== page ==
This is the end of my third week learning the Norman keyboard layout. Learning a new layout is quite a big endeavour, as it changes the way I do almost anything, both at work and at home. How well I learn it determines how efficiently I can go about my daily tasks, and how frustrated I get when I make mistakes that slow me down and get in the way. So how is my typing now, after three weeks of practise?
While the first week was laborious and required a lot of conscious effort to direct my fingers to the right keys, now my fingers have started to develop muscle memory for the new key layout. I still make a few mistakes in each sentence, but for the most part, I can type without thinking so much about where to place my fingers. A few keys that still trip me up are k and j, probably because they require the farthest reach of the index fingers.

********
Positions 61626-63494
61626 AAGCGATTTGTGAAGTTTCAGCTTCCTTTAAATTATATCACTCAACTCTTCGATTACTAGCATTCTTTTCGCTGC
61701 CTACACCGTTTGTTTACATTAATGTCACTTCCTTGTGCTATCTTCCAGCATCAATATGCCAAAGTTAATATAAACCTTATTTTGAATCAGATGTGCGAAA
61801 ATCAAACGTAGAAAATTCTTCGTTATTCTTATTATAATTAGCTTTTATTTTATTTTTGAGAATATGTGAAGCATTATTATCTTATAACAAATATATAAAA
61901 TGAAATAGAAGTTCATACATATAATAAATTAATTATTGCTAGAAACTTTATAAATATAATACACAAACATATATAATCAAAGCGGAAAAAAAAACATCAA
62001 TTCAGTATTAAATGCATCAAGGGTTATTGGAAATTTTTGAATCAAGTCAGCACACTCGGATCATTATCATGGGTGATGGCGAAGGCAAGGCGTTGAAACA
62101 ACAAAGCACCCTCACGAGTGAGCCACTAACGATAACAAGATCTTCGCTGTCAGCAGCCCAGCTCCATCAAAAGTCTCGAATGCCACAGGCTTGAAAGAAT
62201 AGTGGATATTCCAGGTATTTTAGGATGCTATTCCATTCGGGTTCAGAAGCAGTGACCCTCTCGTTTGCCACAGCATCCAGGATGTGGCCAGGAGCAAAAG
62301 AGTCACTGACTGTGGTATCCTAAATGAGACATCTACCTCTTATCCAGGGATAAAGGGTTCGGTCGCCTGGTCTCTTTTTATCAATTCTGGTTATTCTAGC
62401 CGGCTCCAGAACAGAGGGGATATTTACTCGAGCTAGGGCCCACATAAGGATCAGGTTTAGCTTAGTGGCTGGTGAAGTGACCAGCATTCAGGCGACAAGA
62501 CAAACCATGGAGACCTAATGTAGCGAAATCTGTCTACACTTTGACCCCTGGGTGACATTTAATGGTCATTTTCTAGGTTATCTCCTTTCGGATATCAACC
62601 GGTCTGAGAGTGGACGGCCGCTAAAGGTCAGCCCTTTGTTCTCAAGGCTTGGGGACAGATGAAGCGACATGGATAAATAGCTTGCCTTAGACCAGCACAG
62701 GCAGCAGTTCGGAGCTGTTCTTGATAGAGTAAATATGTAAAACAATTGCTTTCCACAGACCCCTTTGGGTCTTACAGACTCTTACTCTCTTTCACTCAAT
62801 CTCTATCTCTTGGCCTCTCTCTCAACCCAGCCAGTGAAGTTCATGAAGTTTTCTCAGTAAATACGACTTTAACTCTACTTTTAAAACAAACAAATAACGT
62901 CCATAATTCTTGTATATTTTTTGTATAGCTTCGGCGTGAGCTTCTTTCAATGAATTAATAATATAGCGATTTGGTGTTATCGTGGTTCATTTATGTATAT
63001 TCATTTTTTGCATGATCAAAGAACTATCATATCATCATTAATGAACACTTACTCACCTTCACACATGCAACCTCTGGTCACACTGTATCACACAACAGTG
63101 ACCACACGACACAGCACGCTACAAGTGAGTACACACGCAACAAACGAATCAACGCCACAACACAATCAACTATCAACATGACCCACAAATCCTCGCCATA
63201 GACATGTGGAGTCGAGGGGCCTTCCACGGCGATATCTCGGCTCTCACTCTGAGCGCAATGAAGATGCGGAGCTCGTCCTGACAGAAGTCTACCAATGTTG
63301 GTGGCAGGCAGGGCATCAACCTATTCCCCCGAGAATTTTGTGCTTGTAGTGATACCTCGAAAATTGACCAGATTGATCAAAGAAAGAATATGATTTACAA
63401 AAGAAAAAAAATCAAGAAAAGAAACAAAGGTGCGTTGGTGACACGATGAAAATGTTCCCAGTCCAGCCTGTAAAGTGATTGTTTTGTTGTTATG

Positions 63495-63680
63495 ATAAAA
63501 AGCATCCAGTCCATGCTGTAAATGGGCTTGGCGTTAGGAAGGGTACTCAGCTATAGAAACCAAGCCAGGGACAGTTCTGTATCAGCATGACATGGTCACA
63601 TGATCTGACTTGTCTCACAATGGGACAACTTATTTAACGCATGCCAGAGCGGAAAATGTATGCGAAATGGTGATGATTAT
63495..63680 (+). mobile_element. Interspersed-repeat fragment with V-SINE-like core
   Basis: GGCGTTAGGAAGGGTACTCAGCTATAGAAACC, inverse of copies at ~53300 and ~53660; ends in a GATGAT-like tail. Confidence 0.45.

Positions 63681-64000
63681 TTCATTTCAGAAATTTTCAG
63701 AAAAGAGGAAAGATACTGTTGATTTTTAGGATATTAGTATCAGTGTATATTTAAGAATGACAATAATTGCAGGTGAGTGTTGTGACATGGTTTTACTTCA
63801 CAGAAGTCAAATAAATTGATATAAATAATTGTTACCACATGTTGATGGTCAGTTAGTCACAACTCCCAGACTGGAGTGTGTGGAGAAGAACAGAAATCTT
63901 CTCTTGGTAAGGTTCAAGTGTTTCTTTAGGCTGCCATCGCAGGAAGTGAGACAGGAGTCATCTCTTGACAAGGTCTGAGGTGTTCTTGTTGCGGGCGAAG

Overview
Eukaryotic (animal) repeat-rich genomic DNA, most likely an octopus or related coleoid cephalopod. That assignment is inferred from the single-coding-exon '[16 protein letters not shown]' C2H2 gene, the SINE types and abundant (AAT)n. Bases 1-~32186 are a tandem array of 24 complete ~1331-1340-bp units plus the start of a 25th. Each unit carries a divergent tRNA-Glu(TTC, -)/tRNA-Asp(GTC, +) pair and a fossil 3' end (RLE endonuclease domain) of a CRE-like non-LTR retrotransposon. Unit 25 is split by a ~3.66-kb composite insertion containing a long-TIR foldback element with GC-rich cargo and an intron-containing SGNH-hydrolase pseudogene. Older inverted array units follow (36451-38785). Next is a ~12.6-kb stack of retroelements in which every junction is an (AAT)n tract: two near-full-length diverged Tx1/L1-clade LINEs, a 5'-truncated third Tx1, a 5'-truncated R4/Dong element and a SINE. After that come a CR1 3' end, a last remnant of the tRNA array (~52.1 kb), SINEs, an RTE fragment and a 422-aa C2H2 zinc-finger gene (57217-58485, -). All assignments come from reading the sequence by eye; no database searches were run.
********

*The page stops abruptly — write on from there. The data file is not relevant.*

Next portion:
My typing speed is now up at 60 to 65 wpm, which helps me to get my work done efficiently enough. With more practise, however, I should be able to get it up to my previous QWERTY speeds of around 80 wpm. And my typing speed in QWERTY? I can barely touch type it on my computer keyboard now, but I still do fine on my touchscreen phone and tablet. It seems that my fingers have developed two different muscle memories—one for physical keyboards and one for touchscreen keyboards. While this may sound strange at first, it really is not unusual. The same phenomenon also happens when I play music. My fingers and hands develop different muscle memories for piano, guitar and oboe, and I am able to switch between them effortlessly. The human body is pretty amazing!